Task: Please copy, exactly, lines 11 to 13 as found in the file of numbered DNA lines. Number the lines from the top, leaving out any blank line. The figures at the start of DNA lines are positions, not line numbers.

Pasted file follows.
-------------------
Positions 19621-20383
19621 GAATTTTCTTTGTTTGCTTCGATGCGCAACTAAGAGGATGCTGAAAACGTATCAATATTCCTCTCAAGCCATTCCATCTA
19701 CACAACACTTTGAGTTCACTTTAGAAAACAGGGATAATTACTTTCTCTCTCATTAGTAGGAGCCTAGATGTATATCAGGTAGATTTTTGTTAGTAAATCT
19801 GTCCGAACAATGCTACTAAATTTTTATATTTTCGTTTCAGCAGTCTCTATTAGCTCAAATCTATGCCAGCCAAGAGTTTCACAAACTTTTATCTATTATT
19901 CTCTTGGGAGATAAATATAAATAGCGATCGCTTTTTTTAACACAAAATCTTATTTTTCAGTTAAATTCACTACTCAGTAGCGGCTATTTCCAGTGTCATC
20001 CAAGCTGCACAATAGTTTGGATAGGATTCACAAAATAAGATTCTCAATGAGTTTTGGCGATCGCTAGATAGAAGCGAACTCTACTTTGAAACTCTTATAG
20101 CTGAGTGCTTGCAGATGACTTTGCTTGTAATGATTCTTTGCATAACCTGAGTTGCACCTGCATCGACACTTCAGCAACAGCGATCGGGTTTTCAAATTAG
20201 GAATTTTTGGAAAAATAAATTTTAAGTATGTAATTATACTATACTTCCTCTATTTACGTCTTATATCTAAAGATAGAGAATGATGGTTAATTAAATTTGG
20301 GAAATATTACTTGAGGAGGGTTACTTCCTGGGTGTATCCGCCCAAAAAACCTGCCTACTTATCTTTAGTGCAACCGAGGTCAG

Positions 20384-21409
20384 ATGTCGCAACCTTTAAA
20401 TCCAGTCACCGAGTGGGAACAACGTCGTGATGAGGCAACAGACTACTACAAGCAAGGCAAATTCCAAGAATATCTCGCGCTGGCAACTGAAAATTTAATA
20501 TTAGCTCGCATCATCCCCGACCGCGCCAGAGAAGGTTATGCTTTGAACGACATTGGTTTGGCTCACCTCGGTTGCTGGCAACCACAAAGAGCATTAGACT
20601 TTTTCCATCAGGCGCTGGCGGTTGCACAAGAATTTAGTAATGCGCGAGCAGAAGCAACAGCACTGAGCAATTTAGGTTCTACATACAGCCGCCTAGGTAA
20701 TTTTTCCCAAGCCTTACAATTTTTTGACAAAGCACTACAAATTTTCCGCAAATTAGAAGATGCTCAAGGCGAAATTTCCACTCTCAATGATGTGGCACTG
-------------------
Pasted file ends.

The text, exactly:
20384 ATGTCGCAACCTTTAAA
20401 TCCAGTCACCGAGTGGGAACAACGTCGTGATGAGGCAACAGACTACTACAAGCAAGGCAAATTCCAAGAATATCTCGCGCTGGCAACTGAAAATTTAATA
20501 TTAGCTCGCATCATCCCCGACCGCGCCAGAGAAGGTTATGCTTTGAACGACATTGGTTTGGCTCACCTCGGTTGCTGGCAACCACAAAGAGCATTAGACT